The Prestige Conjures Up A Box Office Win
Weekend Wrap-Up for October 20-22, 2006
By John Hamann
October 22, 2006
It was a close race at the box office this weekend, as movies for adults played off against one another. Opening films included The Prestige from Chris Nolan (Batman Begins, Memento), Clint Eastwood's Flags of our Fathers and Sony's Marie Antoinette with the lovely Kirsten Dunst. On the family side, new films included Flicka, and Sony's horse movie.
The number one film of the weekend is, surprisingly, The Prestige, which was able to hold off Flags of our Fathers and The Departed to finish first. From Buena Vista, the dueling magician flick grossed $14.8 million from only 2,281 venues this weekend. It had a venue average of $6,497, the best in the top ten. Still, this is a huge win for director Christopher Nolan, as well as stars Hugh Jackman and Christian Bale. Most prognosticators had picked Clint's war movie to finish on top, or even The Departed, so this is a big win for those involved.
The Prestige is Hollywood's second pic about magicians in only a few short months, as Edward Norton's The Illusionist has enjoyed a long run, and sits with about $36 million after finishing just outside the top ten last weekend. For The Prestige stars, Jackman and Bale, this one obviously doesn't hold a candle to their super hero roles as Wolverine and Batman. It does however potentially expose them to a different, older and dare I say more mature audience. Shedding the roles of icons can be difficult for actors, take for example Mark Hamill and Christopher Reeve. Both actors had large problems moving from franchises to smaller, more character-driven films.
In the review department, The Prestige pulled the trick off. While not dazzling, reviews were good enough. At Rotten Tomatoes, The Prestige received 105 reviews, and of those, 77 were positive, giving this one a fresh rating of 73%. It's also apt to have good word-of-mouth, as users at the RottenTomatoes site have so far given the film a 92% fresh rating. On the box office side, word-of-mouth seems to be working, as the film received a weekend multiplier (weekend gross divided by Friday gross) of 2.9, which means this one played well over the entire weekend instead of just Friday night.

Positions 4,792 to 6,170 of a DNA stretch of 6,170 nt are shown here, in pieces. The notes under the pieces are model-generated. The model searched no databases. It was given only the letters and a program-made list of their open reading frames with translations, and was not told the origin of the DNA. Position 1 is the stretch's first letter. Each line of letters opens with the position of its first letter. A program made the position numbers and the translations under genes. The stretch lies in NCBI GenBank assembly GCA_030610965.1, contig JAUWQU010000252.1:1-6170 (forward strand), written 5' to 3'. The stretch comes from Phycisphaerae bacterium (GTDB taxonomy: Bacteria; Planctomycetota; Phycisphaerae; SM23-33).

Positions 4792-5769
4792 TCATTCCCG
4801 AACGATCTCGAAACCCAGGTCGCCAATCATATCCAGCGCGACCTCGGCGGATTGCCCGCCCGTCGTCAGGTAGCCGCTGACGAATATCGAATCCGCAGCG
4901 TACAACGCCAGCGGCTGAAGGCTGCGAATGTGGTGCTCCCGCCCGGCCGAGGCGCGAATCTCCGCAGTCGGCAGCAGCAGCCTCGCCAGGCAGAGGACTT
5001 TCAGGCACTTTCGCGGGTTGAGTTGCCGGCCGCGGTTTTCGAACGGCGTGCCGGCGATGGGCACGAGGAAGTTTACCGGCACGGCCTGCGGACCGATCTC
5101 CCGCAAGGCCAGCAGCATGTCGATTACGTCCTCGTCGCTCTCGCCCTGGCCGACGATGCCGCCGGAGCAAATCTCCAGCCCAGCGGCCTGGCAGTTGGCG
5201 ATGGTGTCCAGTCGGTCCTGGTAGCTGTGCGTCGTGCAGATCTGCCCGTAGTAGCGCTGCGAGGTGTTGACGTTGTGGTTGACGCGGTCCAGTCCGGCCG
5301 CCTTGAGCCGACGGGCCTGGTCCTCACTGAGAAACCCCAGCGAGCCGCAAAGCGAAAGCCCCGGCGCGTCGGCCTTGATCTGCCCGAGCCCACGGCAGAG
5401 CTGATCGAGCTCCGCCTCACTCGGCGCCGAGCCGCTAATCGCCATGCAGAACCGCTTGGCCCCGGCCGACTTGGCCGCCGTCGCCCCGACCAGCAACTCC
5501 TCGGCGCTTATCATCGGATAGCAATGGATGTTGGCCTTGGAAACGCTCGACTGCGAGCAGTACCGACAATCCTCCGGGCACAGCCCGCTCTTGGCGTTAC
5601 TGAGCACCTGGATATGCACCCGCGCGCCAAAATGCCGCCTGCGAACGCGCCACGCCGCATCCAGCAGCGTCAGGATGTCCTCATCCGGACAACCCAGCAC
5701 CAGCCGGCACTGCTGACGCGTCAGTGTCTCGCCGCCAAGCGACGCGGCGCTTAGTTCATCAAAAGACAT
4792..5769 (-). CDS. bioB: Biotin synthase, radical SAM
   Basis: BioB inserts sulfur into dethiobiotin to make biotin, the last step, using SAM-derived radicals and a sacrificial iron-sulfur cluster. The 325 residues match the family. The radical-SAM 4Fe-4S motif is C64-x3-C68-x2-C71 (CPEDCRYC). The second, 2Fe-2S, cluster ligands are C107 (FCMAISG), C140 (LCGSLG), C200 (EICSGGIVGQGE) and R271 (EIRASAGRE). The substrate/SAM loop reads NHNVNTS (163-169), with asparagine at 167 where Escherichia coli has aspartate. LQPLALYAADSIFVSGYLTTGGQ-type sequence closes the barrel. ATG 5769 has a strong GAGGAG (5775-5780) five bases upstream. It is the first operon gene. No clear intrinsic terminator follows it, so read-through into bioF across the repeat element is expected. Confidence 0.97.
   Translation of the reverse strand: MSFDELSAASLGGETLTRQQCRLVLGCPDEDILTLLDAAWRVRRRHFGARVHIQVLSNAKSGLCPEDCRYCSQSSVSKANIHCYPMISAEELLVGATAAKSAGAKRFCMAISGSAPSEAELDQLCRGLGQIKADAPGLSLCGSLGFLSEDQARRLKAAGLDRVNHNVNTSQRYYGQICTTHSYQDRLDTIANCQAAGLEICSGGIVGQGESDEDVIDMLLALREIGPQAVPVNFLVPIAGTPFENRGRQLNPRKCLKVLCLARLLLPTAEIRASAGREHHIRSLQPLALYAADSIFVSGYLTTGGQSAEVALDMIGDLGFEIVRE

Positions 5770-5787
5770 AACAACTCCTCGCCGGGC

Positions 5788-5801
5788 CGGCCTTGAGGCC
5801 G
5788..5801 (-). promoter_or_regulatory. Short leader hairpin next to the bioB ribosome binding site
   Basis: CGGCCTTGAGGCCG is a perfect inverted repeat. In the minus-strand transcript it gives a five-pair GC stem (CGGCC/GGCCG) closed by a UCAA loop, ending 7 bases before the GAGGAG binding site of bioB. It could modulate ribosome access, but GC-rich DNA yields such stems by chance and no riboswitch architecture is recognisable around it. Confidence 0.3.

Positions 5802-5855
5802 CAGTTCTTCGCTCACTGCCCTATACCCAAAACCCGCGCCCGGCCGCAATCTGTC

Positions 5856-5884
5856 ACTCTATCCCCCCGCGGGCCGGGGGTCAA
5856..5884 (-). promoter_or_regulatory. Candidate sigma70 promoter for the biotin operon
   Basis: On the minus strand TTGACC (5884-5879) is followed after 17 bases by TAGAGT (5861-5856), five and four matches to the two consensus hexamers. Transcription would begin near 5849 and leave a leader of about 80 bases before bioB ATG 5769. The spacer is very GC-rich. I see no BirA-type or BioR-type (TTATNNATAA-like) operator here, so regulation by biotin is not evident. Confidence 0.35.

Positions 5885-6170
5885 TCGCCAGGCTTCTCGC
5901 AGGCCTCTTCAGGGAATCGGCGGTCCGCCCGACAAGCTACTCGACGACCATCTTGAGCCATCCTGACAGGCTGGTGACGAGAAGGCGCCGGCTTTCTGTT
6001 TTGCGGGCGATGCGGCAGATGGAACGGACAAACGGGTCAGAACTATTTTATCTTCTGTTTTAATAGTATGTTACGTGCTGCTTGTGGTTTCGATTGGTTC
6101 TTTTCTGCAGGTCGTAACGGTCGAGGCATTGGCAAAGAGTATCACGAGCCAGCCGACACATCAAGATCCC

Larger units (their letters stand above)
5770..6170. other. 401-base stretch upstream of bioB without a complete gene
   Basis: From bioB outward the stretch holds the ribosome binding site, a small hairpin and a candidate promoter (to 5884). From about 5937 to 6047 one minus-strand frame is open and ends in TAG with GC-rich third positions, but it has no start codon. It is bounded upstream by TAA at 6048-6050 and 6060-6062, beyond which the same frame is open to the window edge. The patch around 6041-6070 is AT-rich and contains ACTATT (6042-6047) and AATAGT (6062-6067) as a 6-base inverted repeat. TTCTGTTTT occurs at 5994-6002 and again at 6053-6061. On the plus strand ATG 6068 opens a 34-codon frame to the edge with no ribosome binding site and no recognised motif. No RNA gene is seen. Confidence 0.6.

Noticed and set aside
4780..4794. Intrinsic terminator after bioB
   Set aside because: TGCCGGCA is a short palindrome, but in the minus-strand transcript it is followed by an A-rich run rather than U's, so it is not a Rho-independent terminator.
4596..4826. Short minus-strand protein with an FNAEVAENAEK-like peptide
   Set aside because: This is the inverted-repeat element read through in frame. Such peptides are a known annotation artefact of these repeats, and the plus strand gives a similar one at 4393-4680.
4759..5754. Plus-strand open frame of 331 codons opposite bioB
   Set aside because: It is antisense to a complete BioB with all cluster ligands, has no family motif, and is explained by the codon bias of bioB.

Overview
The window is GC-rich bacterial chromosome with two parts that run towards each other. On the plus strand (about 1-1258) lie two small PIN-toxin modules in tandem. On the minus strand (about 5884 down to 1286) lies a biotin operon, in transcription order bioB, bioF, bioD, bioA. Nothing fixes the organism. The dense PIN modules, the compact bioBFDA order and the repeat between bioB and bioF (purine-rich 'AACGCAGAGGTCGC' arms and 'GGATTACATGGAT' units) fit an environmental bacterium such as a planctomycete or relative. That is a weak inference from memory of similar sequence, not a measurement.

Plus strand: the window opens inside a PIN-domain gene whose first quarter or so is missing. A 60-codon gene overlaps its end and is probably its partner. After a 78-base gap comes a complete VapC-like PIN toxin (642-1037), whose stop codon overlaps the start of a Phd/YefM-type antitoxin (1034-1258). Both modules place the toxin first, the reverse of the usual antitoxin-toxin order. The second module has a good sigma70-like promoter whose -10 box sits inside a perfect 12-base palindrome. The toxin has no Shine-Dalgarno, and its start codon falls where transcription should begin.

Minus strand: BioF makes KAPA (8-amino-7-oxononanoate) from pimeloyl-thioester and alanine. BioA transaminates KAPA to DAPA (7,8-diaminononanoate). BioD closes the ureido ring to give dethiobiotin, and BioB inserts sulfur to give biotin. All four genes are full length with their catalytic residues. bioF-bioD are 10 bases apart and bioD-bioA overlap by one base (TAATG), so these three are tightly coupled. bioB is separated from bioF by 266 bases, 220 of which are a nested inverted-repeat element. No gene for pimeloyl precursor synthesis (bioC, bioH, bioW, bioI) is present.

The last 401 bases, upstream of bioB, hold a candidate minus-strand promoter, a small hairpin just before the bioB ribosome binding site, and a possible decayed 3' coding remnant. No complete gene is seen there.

Finishing in second is not Flags of our Fathers; it's Martin Scorsese's The Departed, finishing second after three strong weekends of release. The Departed grossed another $13.7 million this weekend, off only 28%, despite having some stiff competition in the adult male demographic from Flags of our Fathers and The Prestige. The Departed looks like it will now finish as Scorsese's biggest film ever, as it should easily pass The Aviator's domestic total of $103 million. Currently this $90 million production sits with $77.1 million, and is going to finish with at least $110 million domestically for Warner Bros.
Finishing in a somewhat disappointing third place is Clint Eastwood's Flags of our Fathers, but there's no reason for anyone to get too upset at this point. Flags finished the weekend with a gross of $10.2 million and did it with only 1,876 venues, giving it the third best venue average in the top ten at $5,437. Analysts were looking for a first place finish from the latest Clint Eastwood flick, but the war flick finished right in Eastwood's range. Million Dollar Baby, after six weekends of limited release, went wide and grossed $12.3 million from 2,010 venues. Mystic River had one weekend in limited release and then found $10.4 million from 1,467 venues. 1992's Unforgiven opened wide in its first weekend and grossed $15 million from 2,071 venues. Clint Eastwood films are usually of the 'legs' variety, not the breakout variety.
While the opening take was expected, the reviews were not as favourable as I thought they might be. At RottenTomatoes, 118 reviews were counted and 89 were positive, leaving the war epic with a fresh rating of 75%. While this isn't far off that of The Prestige, this is Eastwood Oscar bait, and the scores pale in comparison to some of his other Oscar worthy efforts. Mystic River came in at 86% fresh (161 positive out of 187) and Million Dollar Baby finished at 92% fresh. (188 positive out of 205). While the Flags rating might improve, the facet that is missing here is acting. Sure, Ryan Phillippe was in Crash, but who talked Eastwood into giving Paul Walker so much screen time? I have a feeling that these choices may hold the director back on Oscar night and in the end limit the box office returns on this one.
Finishing strongly in fourth place is Open Season, Sony's leggy CG creation from its blossoming animation division. In its fourth weekend, the latest talking animals flick grossed $8.0 million, off only 28% from last weekend. This one now seems to have an outside shot at $100 million as it currently sits with $69.6 million. Open Season cost Sony $85 million to make, so this is an excellent start for their upstart animation division.
It was a tie for fifth between newcomer Flicka and the lame Grudge 2. Flicka, 20th Century Fox's horse movie starring Alison Lohman (Matchstick Men). Flicka did what it needed to this weekend, grossing $7.7 million from 2,877 venues. It had a venue average of $2,676. Made for just $15 million, Flicka only had to gross about $5 million this weekend to be considered a success as the budget was so low. Reviews were mixed. At RottenTomatoes, 56 reviews were counted and 31 were positive, giving the girl and her horse movie a rotten rating of 55%. None of it really matters with this type of film, though. It will make $20 million domestically before being huge on DVD.